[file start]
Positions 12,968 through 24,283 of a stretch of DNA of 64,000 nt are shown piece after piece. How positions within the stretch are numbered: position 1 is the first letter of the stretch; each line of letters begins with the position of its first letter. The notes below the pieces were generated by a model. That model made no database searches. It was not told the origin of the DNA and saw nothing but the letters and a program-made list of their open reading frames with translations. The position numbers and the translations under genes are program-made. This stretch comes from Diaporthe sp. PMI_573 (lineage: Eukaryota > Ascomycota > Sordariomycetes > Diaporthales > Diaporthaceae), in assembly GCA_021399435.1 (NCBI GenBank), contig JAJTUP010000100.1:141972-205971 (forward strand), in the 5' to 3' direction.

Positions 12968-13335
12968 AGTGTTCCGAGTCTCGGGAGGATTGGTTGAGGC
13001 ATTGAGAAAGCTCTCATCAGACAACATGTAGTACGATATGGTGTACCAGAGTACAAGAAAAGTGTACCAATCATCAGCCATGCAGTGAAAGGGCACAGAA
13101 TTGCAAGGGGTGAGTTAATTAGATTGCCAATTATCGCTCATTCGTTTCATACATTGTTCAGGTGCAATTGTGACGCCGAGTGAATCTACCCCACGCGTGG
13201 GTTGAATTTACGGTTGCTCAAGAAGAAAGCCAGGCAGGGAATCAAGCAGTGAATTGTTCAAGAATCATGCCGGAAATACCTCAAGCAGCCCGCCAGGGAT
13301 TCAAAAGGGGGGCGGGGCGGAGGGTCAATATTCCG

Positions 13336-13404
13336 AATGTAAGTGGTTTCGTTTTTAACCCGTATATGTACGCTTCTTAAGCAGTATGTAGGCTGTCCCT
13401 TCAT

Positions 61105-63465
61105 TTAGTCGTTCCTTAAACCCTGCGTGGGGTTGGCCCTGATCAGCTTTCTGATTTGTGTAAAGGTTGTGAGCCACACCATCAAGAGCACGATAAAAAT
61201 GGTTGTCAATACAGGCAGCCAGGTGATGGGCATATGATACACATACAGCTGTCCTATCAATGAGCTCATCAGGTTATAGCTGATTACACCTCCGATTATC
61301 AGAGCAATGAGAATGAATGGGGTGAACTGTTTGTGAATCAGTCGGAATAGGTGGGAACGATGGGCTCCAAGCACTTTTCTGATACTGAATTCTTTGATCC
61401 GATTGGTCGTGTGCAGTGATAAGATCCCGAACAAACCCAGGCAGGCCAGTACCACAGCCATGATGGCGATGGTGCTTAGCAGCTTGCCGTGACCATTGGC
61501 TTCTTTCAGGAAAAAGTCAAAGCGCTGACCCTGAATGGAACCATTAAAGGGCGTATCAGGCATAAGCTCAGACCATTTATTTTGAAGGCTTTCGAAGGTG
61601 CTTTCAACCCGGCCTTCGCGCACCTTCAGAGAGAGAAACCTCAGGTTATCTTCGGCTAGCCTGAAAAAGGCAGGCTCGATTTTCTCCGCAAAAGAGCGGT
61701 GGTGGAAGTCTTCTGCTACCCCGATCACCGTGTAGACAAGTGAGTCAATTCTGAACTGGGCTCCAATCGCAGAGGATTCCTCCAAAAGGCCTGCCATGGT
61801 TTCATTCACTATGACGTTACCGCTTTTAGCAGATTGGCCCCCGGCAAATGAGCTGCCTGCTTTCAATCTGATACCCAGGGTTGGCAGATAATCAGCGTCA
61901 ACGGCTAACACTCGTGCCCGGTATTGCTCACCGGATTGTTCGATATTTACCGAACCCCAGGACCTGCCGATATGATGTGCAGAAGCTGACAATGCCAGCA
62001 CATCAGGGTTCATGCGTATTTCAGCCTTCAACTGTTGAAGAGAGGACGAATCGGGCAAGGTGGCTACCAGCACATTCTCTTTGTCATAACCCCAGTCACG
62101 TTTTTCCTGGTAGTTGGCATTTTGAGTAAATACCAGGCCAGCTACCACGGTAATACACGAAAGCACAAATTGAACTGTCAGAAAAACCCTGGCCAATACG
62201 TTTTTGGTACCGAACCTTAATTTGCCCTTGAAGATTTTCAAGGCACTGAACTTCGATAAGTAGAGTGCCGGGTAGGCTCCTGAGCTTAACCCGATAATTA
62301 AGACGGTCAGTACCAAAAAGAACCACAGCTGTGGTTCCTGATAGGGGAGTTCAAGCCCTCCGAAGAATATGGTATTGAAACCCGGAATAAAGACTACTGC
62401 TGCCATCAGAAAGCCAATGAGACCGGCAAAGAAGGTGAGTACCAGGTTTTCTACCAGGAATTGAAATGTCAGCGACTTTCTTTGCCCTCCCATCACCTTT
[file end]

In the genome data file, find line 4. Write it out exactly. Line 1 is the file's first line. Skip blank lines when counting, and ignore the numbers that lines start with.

13001 ATTGAGAAAGCTCTCATCAGACAACATGTAGTACGATATGGTGTACCAGAGTACAAGAAAAGTGTACCAATCATCAGCCATGCAGTGAAAGGGCACAGAA